But what about the next major conflict? Could that same phrase be applied to the British Army’s leadership during the Second World War? Well, I suspect the sentiment of the phrase, if not the phrase itself, was expressed by a very large number of Tommies who returned from that War. And I’m pretty sure my Uncle George felt that way. After all, it was as a result of a squabble between some donkeys – sorry, generals – leading the Eighth Army that he and many others of the 5th Battalion of The Buffs were taken prisoner by the Germans near the Adriatic port of Termoli.
That was in October 1943. What followed for twenty-seven year-old Corporal George Thompson were eighteen brutal months of captivity, during which time he did express his contempt for his leaders. I know that for sure because George kept a diary throughout the whole of his incarceration. And he carried that small, dog-eared notebook with him when he emerged from the notorious Stalag IVB after its liberation by the Red Army in April 1945.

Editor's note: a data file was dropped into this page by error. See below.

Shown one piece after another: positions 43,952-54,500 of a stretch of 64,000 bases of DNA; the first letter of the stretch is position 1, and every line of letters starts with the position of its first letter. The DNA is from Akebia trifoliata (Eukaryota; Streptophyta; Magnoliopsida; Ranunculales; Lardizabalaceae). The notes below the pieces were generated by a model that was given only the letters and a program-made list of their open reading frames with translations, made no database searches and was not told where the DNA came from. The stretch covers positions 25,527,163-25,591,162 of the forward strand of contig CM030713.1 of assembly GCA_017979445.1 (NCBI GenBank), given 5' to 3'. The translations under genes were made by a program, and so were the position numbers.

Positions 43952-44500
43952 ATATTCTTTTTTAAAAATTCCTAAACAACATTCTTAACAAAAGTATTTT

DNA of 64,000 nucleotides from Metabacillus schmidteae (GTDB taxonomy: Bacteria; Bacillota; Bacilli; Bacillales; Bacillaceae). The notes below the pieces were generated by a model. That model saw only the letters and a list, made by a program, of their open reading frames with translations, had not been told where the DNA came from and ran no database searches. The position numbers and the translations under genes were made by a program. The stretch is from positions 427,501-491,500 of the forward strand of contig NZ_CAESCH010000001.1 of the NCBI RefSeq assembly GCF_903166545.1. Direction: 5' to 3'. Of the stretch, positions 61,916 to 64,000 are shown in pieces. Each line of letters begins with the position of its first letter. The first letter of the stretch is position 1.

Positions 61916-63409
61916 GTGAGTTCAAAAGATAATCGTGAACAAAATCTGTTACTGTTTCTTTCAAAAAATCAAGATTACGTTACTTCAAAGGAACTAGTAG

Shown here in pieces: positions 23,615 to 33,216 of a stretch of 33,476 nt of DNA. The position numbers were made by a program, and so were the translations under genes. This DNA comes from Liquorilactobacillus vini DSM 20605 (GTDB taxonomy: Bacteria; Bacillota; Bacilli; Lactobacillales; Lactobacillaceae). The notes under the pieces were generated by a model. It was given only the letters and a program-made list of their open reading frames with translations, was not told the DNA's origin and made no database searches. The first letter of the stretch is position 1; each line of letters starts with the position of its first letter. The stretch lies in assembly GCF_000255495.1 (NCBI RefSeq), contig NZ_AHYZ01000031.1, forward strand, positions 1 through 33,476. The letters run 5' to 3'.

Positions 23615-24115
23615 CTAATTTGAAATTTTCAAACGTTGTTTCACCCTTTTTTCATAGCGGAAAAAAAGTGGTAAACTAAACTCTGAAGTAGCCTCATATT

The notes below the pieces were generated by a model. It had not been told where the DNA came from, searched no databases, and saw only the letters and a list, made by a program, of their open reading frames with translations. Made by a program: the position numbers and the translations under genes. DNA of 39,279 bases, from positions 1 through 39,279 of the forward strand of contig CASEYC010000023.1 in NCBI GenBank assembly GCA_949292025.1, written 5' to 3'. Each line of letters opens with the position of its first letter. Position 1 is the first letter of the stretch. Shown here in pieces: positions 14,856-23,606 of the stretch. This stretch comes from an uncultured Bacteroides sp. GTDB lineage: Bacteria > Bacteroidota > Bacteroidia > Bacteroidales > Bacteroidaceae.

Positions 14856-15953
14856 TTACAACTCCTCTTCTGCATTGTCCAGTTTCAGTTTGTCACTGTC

Now, George was a mild-mannered, cheerful young man, a typical bluff Yorkshireman, who complained little and bore his discomforts stoically. All the horrors that befell him and others around him were noted in his diary in a matter-of-fact style, the real terror of their situation so very much understated. In his first diary entry on the day after his capture, for example, he simply wrote: “Yesterday was a very bad day for myself and the boys.”
So when George wrote little more than a month later “Senior ranks of British Army lower than snakes”, you know that he wasn’t just annoyed by the behaviour of the British officers interned in the same camp; he was utterly incensed. (It was George who underlined that word Senior, by the way, the only word he underlined among hundreds of diary entries.)
If you read the book, you’ll learn a lot more about Uncle George’s courage. You’ll recognise a true lion. And you’ll perhaps agree with me that it was a pity he was forced to spend the worst eighteen months of his life in touching distance of the arrogant, cheating, well-fed donkeys who were meant to protect him.